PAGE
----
River blindness and lymphatic filariasis (LF) are two major neglected diseases caused by filariid nematodes that, together, affect an estimated 145 million people worldwide in mostly poor, developing countries [1,2]. River blindness, caused by the filariid nematode Onchocerca volvulus, is a chronic, debilitating disease and a major cause of infectious blindness. The adult worms, or macrofilariae, reside in subcutaneous tissues where females release the early larval stage, microfilariae, into the skin. Adult worms can reproduce for up to 10–14 years, releasing millions of microfilariae over an infected individual’s lifetime [3]. Microfilariae migrate throughout the tissues and those that accumulate in the eyes induce an inflammatory response that eventually leads to blindness [4]. LF is caused by several species of filariid nematodes: Wuchereria bancrofti, Brugia malayi and B. timori. The adult worms reside in the lymphatic tissues where females release microfilariae into the circulation. The microfilariae are then ingested by mosquitoes and develop into the infectious larval stage. With LF, the chronic condition is characterized by pain and severe lymphedema often involving the arms, legs, breasts and genitalia, as well as elephantiasis, all of which may lead to social stigma and economic loss to those afflicted [4,5].

Currently, global health programs that aim to eliminate these diseases distribute ivermectin, diethylcarbamazine (DEC), and albendazole through mass drug administration (MDA) to reduce transmission and ideally break the cycle of infection [6]. However, these drugs mainly target the microfilarial stage of the parasite, leaving the adult worms to continue to reproduce. DEC can cause adverse effects in patients infected with O. volvulus, so it can only be used to treat LF in areas where onchocerciasis is not endemic [4,6]. There is also an increased risk of serious adverse events, including encephalopathy and death, in those individuals who are treated with ivermectin or DEC and are co-infected with Loa loa with high microfilaraemia (greater than 30,000 microfilariae per mL) [710]. Recently, the veterinary drug, moxidectin has been investigated as a potential new therapeutic for filarial infection. Awadzi et al (2014) found that moxidectin was an effective microfilaricidal drug in a small-scale study, but it could not be concluded that moxidectin was macrofilaricidal or caused sterility in adult worms [11]. The antibiotic, doxycycline, has been shown to be safe and efficacious in treating both lymphatic filariasis and onchocerciasis, and can sterilize and eventually kill adult worms. However, doxycycline requires long treatment periods of upwards of 4–6 weeks, which is unlikely to be feasible for MDA [4]. These factors, in addition to the difficulty of attaining sufficient coverage through MDA, make discovering effective macrofilaricidal treatments to cure infections a high priority in stopping the transmission of filariasis. An ideal drug candidate is one that has high specificity for Onchocerca and Wuchereria/Brugia macrofilariae, but has little to no effect on the microfilariae of L. loa.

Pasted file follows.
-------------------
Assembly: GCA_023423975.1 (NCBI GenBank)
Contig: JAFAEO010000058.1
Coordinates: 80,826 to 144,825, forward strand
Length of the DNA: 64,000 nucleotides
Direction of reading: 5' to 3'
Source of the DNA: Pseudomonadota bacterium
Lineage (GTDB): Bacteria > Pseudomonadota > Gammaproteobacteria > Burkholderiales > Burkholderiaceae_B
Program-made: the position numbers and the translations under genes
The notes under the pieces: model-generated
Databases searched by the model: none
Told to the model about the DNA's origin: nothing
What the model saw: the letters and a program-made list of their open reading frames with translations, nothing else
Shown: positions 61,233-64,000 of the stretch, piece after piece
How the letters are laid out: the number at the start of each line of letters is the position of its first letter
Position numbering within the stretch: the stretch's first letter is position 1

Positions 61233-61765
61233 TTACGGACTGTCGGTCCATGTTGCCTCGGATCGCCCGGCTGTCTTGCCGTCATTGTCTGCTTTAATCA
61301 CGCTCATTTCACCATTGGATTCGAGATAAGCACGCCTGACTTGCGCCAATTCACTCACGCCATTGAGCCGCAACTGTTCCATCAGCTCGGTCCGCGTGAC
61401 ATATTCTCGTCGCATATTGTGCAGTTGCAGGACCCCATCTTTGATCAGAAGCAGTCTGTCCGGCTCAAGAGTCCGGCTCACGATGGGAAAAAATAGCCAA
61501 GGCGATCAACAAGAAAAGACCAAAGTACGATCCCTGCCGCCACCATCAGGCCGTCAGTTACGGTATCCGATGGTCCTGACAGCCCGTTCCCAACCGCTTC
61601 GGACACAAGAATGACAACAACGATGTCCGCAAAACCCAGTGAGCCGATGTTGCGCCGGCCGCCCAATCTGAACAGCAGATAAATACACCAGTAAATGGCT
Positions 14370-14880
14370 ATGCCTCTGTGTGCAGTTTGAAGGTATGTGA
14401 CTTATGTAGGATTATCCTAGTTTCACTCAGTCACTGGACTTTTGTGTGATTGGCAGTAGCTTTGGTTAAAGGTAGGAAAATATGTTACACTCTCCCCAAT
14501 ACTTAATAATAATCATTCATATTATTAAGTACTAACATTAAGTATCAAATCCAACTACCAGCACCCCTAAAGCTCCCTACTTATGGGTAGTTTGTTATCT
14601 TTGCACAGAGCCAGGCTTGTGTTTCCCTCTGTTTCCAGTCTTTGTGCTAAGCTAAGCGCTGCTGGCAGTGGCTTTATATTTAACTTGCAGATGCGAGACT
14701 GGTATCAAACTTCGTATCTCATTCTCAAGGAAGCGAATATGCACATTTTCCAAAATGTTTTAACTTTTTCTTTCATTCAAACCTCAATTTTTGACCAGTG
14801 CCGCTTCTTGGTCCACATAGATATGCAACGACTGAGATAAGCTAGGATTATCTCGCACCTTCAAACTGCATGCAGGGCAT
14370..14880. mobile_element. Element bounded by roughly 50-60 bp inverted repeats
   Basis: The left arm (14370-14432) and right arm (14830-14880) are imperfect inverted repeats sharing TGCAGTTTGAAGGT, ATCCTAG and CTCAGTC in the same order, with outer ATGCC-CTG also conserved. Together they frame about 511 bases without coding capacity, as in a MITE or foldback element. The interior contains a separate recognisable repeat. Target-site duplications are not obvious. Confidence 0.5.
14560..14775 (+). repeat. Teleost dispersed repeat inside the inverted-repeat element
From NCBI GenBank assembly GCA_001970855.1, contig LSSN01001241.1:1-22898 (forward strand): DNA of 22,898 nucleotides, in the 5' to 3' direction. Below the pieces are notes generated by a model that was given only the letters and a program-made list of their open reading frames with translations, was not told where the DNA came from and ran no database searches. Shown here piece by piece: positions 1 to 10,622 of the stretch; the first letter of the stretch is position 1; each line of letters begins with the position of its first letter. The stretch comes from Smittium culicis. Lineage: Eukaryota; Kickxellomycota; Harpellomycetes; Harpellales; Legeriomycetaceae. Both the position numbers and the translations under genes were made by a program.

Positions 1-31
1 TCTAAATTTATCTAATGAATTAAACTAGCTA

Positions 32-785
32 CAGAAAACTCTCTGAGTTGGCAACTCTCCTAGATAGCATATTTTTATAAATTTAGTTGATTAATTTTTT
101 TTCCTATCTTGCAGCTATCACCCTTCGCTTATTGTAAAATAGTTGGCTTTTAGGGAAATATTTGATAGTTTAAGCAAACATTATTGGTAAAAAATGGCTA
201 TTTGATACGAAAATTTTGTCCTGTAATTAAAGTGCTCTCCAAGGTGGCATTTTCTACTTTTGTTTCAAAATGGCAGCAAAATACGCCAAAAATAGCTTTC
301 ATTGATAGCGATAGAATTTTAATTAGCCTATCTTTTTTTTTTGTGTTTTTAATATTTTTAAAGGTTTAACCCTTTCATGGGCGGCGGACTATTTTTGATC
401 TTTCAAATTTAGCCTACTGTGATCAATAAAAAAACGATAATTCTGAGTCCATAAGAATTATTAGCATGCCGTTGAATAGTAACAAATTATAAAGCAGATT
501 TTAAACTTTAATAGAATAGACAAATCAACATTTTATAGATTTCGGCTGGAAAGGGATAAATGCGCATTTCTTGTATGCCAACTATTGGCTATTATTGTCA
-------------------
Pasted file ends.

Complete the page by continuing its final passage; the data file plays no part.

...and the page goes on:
The overall goal of our program is to identify lead candidates for the treatment of river blindness and LF. Previously, we developed an in vitro worm assay [12] using Brugia pahangi and B. malayi as a primary screen to identify compounds that inhibit worm motility. The WormAssay apparatus and computer software (Worminator) enables us to screen compounds against adult Brugia in 24-well plates in less than one minute and assess worm killing in an objective manner. Compounds that strongly inhibited adult worm motility in a 3-day assay were then tested against molting O. volvulus third-stage larvae (L3) and adult O. ochengi. Adult O. ochengi, which naturally infect cows and develop in subcutaneous nodules, serve as a model organism for O. volvulus, which only infects humans and non-human primates [1315].